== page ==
All entries for Monday 25 June 2007
June 25, 2007
A declaration of pale skinned power, from another Boar column.
What is the sound of summer? Is it sunny pop music wafting over the gentle buzzing of wasps as they attack picnics up and down the land, the screams of the stung mixing with the chirpy melodies? Is it a different sort of melody, the promise filled but sinister warblings of icecream vans, the kind which the mother of one of my friends told her children meant the icecream van was empty and on its way back to base to get more supplies? My friend was in her teens when she realised the lie. On campus one must factor in the seemingly constant sound of duck sex which begins as soon as the sun rises and is more effective at waking students than a cleaner with a hoover. Mind you, duck sex makes up for it by resulting ducklings, the number one distraction around with their cute little ducky faces, and cute little ducky feet and ducky ducky ducky, come here ducky… sorry, I was writing a column or something?
For me the sound of summer has a distinct flavour. It’s the age old cry of “Are you ok?”. Yes, yes I am, I just happen to commit summer’s cardinal sin of being pale. Just because I look like I’ve be trapped in a dark room for a billion years does not mean I am unhealthy. Nor does it mean I have not been out in the sun. Summer’s distinct smell is Factor 40 suncream.
The national obsession with getting tanned means those of us who cannot tan spend the entire summer justifying our DNA. It’s hardly my fault my ancestors settled in the cold, dark, cloudy regions where it was more useful to reduce energy expenditure on melanin in favour of being able to run that little bit faster when woolly mammoths attack. Unfortunately we then used our energy to kill all the mammoths thus rendering our justification for pastiness obsolete. Now all that’s left of these hard-as-nails-although-nails-hadn’t-been-invented-yet cavemen and women is a mass market for Factor 40 stuck with an undeserved reputation for being unhealthy and soft. Our case really isn’t helped by the cultural prominence of gothic teenagers who cake their faces in white paint and spend all day indoors writing poetry and not doing sport. They’d be shit in the face of a pissed off hairy elephant but it is them who people see as the representatives of pale.
We pales have our uses. The mocking doesn’t last long after we point out that if our friends stand next to us they look considerably more tanned than they actually are. Suddenly having an ashen friend is the way to instantly looking better. We are even more effective if we stand quite close as the sun rays will reflect off our skin onto yours thus ensuring an all round tan.
It’s not like I’m trying to be pale on purpose. I just don’t tan. At all. I got really badly sunburned once, proper full on sunburn with almost all the skin on my back peeling off, painfully, over the course of three or four days. That was the least pale I have ever been and I was redder than the Kop during a Liverpool – Chelsea match. And the best bit? All this happened not on the rolling beaches of the Costa del Sol, nor the exposed sunny mountains of Italy, but in Wexford. That’s Wexford in Ireland. Ireland the emerald isle, where the emerald grass grows greener than green on a diet of rain, rain and rain. If I didn’t wear suncream and eighteen layers I could potentially combust! And if you think eighteen layers is excessive then please remember that your pathetic modern fibres just don’t have the sunblocking power of mammoth pelt!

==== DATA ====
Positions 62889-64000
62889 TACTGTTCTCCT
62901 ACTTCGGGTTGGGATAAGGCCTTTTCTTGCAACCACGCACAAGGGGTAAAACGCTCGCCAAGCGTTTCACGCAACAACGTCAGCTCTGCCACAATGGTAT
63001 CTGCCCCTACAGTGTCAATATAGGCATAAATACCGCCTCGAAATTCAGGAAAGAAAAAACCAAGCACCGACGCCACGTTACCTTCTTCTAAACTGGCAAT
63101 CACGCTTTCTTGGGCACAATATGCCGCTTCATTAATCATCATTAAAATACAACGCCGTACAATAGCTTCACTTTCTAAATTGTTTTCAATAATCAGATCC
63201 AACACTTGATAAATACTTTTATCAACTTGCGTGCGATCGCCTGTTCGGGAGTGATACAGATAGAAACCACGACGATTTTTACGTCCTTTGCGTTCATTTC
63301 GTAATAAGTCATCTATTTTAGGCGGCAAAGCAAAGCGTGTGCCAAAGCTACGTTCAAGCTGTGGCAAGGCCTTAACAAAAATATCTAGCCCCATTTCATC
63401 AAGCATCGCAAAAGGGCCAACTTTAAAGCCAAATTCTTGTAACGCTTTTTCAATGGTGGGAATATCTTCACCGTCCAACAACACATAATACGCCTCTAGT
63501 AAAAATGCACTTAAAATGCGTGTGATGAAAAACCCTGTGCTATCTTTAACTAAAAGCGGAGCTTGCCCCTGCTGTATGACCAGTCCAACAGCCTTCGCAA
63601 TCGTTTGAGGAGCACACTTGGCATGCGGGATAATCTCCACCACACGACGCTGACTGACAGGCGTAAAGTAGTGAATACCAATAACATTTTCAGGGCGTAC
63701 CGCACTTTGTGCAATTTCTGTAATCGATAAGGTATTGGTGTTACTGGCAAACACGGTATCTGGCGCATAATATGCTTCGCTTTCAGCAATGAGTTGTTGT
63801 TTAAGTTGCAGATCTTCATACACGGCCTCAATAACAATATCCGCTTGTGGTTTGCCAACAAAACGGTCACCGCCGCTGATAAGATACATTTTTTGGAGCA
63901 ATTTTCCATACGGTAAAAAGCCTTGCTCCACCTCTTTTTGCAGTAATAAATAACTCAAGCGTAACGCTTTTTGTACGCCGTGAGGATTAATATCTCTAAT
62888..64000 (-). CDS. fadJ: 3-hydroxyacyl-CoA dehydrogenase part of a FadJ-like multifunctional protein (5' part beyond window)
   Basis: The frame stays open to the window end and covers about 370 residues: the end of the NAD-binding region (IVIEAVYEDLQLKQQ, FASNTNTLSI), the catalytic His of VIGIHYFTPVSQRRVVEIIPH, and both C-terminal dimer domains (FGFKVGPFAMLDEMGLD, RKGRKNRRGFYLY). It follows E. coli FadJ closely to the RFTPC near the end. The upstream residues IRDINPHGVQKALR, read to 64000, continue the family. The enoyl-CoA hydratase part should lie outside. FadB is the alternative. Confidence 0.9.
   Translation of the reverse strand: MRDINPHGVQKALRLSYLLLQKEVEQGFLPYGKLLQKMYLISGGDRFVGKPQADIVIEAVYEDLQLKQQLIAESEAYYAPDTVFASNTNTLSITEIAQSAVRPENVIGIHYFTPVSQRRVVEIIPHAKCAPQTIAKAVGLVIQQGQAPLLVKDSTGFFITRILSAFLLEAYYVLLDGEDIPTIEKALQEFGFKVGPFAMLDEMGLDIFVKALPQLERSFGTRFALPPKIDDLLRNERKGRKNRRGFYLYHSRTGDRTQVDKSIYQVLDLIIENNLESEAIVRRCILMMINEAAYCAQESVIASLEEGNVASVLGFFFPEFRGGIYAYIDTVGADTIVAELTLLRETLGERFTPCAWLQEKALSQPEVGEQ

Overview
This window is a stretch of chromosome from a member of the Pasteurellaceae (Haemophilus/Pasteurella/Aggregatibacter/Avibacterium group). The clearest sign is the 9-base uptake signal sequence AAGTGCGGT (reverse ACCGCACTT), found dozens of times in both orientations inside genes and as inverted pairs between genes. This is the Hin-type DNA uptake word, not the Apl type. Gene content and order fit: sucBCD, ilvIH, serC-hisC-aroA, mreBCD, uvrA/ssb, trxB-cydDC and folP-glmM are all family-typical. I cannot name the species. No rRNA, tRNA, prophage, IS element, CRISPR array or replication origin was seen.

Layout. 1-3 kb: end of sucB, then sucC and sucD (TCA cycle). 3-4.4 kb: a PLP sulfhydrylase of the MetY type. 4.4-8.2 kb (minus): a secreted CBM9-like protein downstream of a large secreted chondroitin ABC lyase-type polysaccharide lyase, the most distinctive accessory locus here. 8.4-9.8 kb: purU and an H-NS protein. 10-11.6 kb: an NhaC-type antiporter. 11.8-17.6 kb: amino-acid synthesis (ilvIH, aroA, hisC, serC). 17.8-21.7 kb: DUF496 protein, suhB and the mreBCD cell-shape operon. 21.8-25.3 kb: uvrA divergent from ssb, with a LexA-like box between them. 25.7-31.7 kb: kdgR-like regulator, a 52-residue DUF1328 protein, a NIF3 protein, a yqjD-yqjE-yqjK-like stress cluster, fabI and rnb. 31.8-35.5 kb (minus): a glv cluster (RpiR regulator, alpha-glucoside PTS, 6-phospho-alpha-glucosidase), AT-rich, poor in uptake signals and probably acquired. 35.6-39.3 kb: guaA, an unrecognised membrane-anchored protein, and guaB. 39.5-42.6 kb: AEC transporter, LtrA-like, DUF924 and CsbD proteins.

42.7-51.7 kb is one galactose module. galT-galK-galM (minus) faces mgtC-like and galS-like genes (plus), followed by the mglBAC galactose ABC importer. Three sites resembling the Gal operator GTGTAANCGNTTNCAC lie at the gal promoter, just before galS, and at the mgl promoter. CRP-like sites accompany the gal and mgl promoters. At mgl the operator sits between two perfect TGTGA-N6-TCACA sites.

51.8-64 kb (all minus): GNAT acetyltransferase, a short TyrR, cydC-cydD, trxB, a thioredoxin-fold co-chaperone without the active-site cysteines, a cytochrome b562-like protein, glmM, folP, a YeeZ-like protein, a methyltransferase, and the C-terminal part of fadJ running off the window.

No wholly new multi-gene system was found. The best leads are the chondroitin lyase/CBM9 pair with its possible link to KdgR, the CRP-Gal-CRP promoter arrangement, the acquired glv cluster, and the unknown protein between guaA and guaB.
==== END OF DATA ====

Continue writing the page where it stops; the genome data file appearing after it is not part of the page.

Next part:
For your comfort and enjoyment, this Boar column is so much funnier if you can imagine Anne Hathaway with an uzi.
To be honest it’s Charles Dickins I feel sorry for. His biggest mistake was, like JRR Tolkein, to be around when cameras were active, photographing and documenting the world. We know he was essentially the owner of the second most iconic beard of the nineteenth century (Darwin pips him, methinks) and that apart from that he was rather average looking. He’d fit right in with the English department, right down to looking ever so slightly too eccentric and not corporate business type enough for the currently university administration (don’t you just love their tidy up the lecturers campaign?). But he’ll never get his own 12 rated Hollywood biopic. Jane Austen has. It’s out now and stars that girl with the big brown eyes who does that rabbit in headlights routine in most of her films. We have about two sketches of Jane Austen’s likeness and the real Jane doesn’t look like she was caught in any headlights. Nor did Shakespeare look like Joseph Fiennes. But we know that Brad Pitt does not resemble Mr Dickins, so there is little chance of some unnecessarily rain drenched hunk Dickins running through the dirty streets of London to his potential love interest’s house in an attempt to woo her with his new manuscript. “What’s that Charles darling? A tragedy about workhouses, robbery and murder? Oh, you sure know the words to get to a girl’s heart”.